After too many close calls to count, and a lot of weekend tv watching I was inspired by the Blackberry commercial, As you can see, they had much more than a small flashing bike light to keep them safe, and those bikes certainly had some flair!
After doing a little bit of research, I found that there were some super glow in the dark paint, better than your typical craft store stuff. In fact it's called phosphorescent paint which can glow for up to 12 hours, is substantially brighter than simple glow in the dark paint, and only takes 10 minutes to charge up!
I must say, after creating this bike I feel much safer riding in the dark, cars are able to spot me from quite a far distance. I've even gotten a few compliments on the cool style of the bike! Safety and style... it's a win win!
So thus begins my instructable - a glowing bike that will not only amaze friends and onlookers, but be extremely safe for riding in the dark.
UPDATED INFORMATION and TIPS and RESPONSES TO COMMON QUESTIONS:
- I bought my paint at glonation and it worked fairly well. A better choice (for brighter glow) may be gloinc as they advertise their paint is 3x brighter than their competitors. However, it is pricier than glonation. You could also do a little google search on super phosphorescent paint and you will find a few other places to purchase the paint. You can't buy it in a typical craft store (at least to my knowledge).
-The paint is NOT radioactive... so you don't have to worry about that
-We used 8 ounces total, 4 for the frame and 4 for the wheels. We had to put on many layers since it is hard to get even coverage with a paintbrush. There is not a spray glow phosphorescent paint on the market yet, it is being developed soon hopefully. The paint is creamy, so doesn't really work for an airbrush.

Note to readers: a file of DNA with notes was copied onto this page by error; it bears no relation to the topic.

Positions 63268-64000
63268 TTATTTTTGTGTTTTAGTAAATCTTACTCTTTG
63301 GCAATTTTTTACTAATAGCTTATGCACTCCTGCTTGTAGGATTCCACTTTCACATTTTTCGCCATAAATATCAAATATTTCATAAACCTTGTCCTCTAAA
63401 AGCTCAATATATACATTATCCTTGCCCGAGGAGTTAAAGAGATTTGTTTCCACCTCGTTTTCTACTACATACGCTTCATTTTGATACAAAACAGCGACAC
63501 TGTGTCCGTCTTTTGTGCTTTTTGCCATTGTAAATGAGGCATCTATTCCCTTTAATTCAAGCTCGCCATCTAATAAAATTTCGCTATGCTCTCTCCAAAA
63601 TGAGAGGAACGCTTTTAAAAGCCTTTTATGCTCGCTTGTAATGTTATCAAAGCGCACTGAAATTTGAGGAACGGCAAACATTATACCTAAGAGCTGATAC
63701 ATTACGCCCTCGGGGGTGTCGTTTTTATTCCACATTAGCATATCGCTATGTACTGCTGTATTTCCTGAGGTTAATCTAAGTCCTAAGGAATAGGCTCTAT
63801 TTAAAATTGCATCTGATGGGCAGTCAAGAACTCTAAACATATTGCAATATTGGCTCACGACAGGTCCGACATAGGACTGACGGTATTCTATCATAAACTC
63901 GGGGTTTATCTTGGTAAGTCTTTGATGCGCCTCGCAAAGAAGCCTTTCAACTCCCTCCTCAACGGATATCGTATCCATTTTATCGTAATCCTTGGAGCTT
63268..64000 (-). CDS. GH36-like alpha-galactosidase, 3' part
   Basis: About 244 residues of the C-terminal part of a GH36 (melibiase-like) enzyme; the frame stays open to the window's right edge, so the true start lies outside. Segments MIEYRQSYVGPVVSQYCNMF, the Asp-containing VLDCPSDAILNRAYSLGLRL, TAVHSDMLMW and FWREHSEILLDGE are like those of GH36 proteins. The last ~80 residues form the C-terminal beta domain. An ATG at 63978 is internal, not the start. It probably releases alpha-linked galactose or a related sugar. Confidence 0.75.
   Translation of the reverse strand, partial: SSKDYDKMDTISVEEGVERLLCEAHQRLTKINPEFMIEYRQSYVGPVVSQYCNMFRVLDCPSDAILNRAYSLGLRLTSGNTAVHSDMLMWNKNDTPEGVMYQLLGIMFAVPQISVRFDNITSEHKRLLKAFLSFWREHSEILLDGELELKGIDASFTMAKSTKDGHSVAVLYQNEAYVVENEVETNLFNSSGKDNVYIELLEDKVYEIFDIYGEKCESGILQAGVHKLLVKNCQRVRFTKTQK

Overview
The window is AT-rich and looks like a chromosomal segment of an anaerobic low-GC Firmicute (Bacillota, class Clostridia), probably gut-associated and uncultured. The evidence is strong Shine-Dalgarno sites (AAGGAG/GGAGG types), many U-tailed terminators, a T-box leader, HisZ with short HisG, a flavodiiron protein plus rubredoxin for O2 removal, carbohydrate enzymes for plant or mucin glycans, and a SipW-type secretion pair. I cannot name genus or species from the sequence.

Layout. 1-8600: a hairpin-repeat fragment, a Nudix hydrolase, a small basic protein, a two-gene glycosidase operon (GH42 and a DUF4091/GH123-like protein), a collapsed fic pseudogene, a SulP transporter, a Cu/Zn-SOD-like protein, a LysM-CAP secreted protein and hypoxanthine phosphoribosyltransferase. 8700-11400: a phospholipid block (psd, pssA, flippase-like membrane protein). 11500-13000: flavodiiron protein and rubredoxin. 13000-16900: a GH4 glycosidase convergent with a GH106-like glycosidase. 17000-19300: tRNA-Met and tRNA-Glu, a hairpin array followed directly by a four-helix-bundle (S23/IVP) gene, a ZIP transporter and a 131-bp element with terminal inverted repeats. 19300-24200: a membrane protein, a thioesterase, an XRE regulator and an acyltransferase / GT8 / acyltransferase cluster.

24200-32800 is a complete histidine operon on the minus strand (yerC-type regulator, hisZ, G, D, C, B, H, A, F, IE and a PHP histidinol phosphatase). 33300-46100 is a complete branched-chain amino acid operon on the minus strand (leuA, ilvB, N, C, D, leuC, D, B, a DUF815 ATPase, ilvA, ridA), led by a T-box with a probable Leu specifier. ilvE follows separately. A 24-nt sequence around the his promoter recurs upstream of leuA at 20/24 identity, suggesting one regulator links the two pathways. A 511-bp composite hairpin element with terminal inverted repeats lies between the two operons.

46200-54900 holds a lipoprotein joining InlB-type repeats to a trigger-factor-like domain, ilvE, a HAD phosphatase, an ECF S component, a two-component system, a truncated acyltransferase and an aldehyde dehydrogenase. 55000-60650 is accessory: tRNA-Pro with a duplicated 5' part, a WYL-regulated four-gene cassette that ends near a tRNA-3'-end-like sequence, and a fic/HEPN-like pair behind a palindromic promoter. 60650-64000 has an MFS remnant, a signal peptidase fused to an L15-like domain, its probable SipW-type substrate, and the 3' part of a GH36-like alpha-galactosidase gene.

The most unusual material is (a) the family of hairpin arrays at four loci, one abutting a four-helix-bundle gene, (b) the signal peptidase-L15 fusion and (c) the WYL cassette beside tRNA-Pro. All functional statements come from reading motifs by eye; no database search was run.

-Be careful when you purchase the paint and READ the advertising. For instance from glonation it states that orange only glows for 15minutes while is says that green (though dims) glows for 12 hours. Gloinc states that their green glows for 24hours, gloinc also has some information on the brightness on each glow.
-See last page of this instructable for some really cool black light LED's that would fit on the bike inconspicuously and give it an even brighter and longer glow!
Step 1: Phosphorescent Paint
Instead, phosphorescent paint (used for this bike) is strontium based and glows 10 times longer and brighter. Impressive!
The paint works only after it is exposed to an energy source, like the sun or black lights (these work really well) or regular lights. The paint absorbs the light energy and the little electrons get excited and jump up a few energy levels, sort of like climbing a few steps on a ladder. This is not a stable state for the electron (eventually you have to come down the ladder) and once it falls back down to its "ground state" it emits light, in the color of your paint. It turns out that strontium aluminate is more efficient and better at this than craft store glow paint.
You can find more information here and here.
Step 2: Time to Start!
Bike (preferably a fixie bike because it is much easier to paint, with fewer parts to keep track of!)
Bike assembly/disassembly tools
Y Allen Wrench (If you ever need just one tool to disassemble a bike, this is it! It was really useful)
Spray Paint Primer (at least 2 bottles)
Spray Paint White Flat (at least 3 bottles)
Phosphorescent Paint (at least 8 ounces total for the bike, but you can choose more than one color if you'd like-for example I used 4 ounces of green for the frame and 4 ounces of blue for the tires)
Spray Paint High Gloss Clear Overcoat (Gotta protect what you already painted! You don't want your hard work to go to waste.)
Helmet (ALWAYS wear a helmet when riding a bike, this is about safety after all)
Step 3: Disassembly of Bike
Then just start the disassembly, and take pictures along the way so you know how to put the bike back together! Trust me, those pictures were life savers!